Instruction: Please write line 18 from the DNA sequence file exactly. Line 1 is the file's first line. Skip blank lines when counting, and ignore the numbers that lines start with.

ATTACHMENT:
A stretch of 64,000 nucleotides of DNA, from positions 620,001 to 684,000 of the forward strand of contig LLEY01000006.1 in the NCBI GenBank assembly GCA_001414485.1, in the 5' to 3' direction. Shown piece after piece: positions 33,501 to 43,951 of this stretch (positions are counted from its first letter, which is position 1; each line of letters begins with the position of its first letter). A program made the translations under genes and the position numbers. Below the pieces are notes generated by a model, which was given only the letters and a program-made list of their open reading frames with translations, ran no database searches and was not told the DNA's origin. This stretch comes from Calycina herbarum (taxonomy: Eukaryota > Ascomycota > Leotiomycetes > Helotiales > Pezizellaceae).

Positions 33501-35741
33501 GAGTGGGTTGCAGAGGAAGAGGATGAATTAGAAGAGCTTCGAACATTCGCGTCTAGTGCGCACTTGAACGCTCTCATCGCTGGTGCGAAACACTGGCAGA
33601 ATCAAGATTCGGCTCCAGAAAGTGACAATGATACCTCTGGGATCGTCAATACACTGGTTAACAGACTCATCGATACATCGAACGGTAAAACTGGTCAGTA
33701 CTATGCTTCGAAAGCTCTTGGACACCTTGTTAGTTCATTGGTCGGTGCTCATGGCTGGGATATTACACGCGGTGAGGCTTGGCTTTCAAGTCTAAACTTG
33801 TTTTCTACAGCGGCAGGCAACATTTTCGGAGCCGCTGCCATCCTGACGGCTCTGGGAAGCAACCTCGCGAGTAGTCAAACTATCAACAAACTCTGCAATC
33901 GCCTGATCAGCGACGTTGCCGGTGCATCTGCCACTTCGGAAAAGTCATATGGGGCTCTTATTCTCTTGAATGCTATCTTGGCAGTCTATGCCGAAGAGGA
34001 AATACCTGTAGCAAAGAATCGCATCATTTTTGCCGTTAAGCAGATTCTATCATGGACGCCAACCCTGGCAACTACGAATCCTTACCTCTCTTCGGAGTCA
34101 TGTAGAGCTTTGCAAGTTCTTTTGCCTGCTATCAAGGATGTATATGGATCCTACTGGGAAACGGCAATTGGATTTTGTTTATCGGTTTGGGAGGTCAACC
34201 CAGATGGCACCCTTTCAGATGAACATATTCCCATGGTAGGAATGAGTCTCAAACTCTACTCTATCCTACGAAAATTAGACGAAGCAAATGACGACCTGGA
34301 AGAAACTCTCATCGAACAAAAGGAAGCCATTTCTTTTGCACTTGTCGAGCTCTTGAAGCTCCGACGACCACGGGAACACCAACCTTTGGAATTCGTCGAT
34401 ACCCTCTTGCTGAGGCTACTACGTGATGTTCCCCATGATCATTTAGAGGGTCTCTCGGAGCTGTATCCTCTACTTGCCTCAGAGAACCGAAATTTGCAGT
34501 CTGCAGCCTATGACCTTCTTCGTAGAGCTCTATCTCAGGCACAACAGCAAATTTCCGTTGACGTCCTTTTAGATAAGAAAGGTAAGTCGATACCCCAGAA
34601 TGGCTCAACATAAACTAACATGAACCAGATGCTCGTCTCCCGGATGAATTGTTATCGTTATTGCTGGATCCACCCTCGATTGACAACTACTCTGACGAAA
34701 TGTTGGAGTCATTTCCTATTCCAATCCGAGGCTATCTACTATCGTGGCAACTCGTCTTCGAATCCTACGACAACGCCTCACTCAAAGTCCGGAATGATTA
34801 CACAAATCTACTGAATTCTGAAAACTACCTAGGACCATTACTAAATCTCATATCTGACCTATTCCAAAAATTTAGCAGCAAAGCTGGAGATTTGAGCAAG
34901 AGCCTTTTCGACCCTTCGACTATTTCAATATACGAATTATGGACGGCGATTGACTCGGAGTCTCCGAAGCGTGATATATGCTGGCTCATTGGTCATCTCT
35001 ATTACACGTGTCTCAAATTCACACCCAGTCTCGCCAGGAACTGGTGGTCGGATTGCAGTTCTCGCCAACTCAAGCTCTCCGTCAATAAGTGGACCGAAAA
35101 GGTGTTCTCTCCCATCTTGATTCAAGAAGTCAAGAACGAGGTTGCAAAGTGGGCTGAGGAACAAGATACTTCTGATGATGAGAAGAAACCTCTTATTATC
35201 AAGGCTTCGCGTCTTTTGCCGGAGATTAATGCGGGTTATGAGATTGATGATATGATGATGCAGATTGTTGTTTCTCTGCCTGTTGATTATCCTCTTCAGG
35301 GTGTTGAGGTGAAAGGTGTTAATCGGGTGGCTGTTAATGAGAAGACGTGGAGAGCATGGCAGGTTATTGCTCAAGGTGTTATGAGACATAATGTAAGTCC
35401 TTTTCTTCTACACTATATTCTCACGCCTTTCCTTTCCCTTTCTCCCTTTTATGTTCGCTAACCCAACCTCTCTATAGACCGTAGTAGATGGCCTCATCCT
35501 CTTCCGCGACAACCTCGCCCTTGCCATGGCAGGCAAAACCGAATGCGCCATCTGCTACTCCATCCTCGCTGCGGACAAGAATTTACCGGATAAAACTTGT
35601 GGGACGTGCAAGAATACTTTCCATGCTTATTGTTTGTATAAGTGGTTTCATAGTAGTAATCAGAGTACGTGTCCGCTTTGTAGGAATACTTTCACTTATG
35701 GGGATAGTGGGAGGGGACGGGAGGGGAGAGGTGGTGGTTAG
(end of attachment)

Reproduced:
35001 ATTACACGTGTCTCAAATTCACACCCAGTCTCGCCAGGAACTGGTGGTCGGATTGCAGTTCTCGCCAACTCAAGCTCTCCGTCAATAAGTGGACCGAAAA